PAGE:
MXF is a kind of file format that are mainly recorded by some digital camcorders like Canon XF camcorders: Canon XF100, XF105, XF300, XF305, C300, Panasonic P2 camcorders: Panasonic AG-HVX200, AG-HPX170, AG-HVX250, Sony XDCAM camcorders: Sony PMW-100, PDW-F800, PDW-700 etc. Then, how do you know about MXF?
Below, we will discuss top 9 MXF related FAQs:
Q 1: What is MXF?
A: Material eXchange Format (MXF) is a “container” or “wrapper” format which supports a number of different streams of coded “essence”, encoded with any of a variety of codecs, together with a metadata wrapper which describes the material contained within the MXF file.
MXF has been designed to address a number of problems with non-professional formats. MXF has full timecode and metadata support, and is intended as a platform-agnostic stable standard for future professional video and audio applications.
Q2: Why MXF was developed?
There are many file formats in existence today, examples include: AVI and MOV (QuickTime). These formats and many others continue to do an excellent job but they do not address the complex requirements of the professional television industry.
The ability to package multiple clips within the one file,
The ability to determine through metadata how that file should be read (simple sequence or play list)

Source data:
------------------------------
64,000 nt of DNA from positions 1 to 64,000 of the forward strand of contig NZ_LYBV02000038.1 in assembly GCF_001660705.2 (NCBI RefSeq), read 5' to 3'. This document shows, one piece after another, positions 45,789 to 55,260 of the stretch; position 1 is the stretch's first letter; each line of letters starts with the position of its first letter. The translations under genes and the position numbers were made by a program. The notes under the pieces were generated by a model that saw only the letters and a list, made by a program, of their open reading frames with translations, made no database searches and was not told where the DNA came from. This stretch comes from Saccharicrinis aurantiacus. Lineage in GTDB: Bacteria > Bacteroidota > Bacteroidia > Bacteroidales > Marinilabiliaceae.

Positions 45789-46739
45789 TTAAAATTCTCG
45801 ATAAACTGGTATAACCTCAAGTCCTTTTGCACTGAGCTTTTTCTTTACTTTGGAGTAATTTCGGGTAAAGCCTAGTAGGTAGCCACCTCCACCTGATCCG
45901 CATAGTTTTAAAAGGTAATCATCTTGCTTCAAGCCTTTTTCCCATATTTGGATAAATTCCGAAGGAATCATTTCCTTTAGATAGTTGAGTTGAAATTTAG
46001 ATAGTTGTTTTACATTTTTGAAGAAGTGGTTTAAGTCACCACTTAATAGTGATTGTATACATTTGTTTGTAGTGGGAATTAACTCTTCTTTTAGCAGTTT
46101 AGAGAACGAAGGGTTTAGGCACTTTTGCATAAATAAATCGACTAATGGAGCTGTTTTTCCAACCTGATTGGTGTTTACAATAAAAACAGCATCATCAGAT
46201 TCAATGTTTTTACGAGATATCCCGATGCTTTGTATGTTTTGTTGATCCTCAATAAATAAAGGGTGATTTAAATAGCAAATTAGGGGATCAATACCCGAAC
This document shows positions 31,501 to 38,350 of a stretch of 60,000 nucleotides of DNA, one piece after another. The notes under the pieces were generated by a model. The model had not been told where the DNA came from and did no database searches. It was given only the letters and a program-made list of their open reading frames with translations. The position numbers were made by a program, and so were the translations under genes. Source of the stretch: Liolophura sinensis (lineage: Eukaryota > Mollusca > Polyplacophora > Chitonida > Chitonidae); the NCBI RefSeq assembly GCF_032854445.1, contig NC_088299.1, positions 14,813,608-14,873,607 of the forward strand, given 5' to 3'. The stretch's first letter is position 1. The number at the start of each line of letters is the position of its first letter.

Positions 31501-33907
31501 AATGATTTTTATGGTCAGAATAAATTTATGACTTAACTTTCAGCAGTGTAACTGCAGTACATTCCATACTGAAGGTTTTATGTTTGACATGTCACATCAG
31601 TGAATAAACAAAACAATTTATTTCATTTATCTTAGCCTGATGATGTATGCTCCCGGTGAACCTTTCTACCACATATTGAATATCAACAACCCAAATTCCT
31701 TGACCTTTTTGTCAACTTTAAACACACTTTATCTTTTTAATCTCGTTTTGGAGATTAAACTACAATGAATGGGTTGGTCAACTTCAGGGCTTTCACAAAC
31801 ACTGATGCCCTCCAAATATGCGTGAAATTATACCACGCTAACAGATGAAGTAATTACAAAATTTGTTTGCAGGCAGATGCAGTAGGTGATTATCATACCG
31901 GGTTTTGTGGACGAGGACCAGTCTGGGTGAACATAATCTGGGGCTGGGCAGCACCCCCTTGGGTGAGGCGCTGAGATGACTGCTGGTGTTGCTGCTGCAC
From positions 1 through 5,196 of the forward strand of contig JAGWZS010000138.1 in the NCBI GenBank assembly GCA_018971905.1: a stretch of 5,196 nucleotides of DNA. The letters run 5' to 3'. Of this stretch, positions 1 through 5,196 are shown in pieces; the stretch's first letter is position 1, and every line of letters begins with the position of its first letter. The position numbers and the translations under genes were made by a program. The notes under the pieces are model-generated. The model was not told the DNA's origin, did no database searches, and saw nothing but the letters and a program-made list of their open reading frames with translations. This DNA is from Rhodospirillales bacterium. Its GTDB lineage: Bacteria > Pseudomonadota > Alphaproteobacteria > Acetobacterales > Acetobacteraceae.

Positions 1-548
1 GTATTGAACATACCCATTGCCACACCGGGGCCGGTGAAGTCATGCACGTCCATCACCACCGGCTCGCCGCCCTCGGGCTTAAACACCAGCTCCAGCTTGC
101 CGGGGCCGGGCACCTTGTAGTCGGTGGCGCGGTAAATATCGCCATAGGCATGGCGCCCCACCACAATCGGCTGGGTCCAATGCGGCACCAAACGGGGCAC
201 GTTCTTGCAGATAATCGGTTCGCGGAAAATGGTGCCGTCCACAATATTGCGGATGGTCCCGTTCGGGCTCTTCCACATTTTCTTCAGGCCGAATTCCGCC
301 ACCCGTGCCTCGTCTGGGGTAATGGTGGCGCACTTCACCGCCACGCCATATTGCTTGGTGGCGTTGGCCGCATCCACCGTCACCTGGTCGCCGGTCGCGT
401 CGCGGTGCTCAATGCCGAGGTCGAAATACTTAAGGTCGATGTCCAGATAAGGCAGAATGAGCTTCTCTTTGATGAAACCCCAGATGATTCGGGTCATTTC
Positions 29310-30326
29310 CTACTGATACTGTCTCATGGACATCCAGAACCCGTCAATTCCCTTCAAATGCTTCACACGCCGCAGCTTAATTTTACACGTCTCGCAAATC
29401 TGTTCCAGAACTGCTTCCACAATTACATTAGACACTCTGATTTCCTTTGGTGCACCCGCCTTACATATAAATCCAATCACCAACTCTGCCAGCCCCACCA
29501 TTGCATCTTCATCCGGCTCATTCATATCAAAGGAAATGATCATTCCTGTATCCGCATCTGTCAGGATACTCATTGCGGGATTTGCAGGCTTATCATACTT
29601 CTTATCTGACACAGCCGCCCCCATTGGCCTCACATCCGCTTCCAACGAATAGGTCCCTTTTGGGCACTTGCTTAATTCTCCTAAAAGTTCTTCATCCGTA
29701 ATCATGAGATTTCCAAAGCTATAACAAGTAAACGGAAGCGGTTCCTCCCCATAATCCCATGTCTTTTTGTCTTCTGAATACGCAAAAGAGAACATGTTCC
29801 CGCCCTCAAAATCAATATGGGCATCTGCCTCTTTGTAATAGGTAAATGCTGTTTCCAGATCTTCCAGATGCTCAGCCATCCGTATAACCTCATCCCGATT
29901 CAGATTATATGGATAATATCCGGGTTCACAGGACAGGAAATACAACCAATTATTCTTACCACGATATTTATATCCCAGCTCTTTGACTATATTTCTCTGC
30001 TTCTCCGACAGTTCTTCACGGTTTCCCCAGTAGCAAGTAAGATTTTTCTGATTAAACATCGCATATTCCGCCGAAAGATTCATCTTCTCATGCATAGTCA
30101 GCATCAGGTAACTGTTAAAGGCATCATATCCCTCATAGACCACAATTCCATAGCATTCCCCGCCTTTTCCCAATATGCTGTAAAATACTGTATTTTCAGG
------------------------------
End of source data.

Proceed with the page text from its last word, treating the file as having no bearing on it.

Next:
Modular and open construction to enable continuous development with new content and metadata types
Extensive deployment of metadata to facilitate media management in an enterprise environment
Structural Metadata to improve efficiency accessing and manipulating very large media files
Q3: Who produced MXF?
As of Autumn 2005, there were major interoperability problems with MXF in broadcast post-production use. The two data-recording camera systems which produced MXF at that time, Sony’s XDCAM and Panasonic’s DVCPRO P2, produced mutually incompatible files due to opaque subformat options obscured behind the MXF file extension.
In 2010 Canon released its new lineup of professional file-based camcorders. The recording format used in these camcorders incorporates MPEG-2 video with bitrates up to 50 Mbit/s and 16-bit linear PCM audio in what Canon has called XF codec. Canon claims that its flavor of MXF is fully supported by major NLE systems including Adobe Premiere, Apple Final Cut Pro, Avid Media Composer, and Grass Valley EDIUS
Q4: What can MXF do?
MXF is a versatile file format which can perform a number of tasks. It can:
1. Store simple completed works with metadata (tape replacement);
2. Store files in a streamable format which allows viewing while transferring;
3. Wrap up a playlist of files and store the synchronization information;
4. Wrap any compression format;
5. Store cuts-only EDLs and the material they act on
Q5: How is MXF related to AAF
Advanced Authoring Format (AAF) is an industry-driven open standard for multimedia authoring and postproduction.It enables content creators to easily exchange digital media and metadata across platforms and between applications. It simplifies project management, saves time and preserves valuable metadata that was often lost in the past during media transfers.
MXF is derived from the AAF data model and is a simple interchange format, primarily to facilitate the transfer of finished content, whole programmes or completed sections, between servers and to tape streamers.MXF also helps with the migration of playout operations and simpler production systems into standard networked environments.
Q6: How is MXF related to IMX?